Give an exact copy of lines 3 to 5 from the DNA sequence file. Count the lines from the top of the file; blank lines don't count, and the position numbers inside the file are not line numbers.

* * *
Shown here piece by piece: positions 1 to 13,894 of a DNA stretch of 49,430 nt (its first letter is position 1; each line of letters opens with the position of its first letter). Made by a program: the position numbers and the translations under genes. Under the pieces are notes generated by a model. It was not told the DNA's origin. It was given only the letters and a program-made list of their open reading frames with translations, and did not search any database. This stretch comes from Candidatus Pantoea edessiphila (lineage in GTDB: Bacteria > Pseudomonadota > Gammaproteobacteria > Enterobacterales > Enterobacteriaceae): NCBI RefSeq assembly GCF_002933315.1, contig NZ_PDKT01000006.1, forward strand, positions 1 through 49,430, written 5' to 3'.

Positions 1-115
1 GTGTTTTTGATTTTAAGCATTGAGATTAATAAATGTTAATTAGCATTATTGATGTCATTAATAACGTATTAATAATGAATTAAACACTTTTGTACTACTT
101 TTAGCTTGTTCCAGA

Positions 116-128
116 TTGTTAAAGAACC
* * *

1 GTGTTTTTGATTTTAAGCATTGAGATTAATAAATGTTAATTAGCATTATTGATGTCATTAATAACGTATTAATAATGAATTAAACACTTTTGTACTACTT
101 TTAGCTTGTTCCAGA

Positions 116-128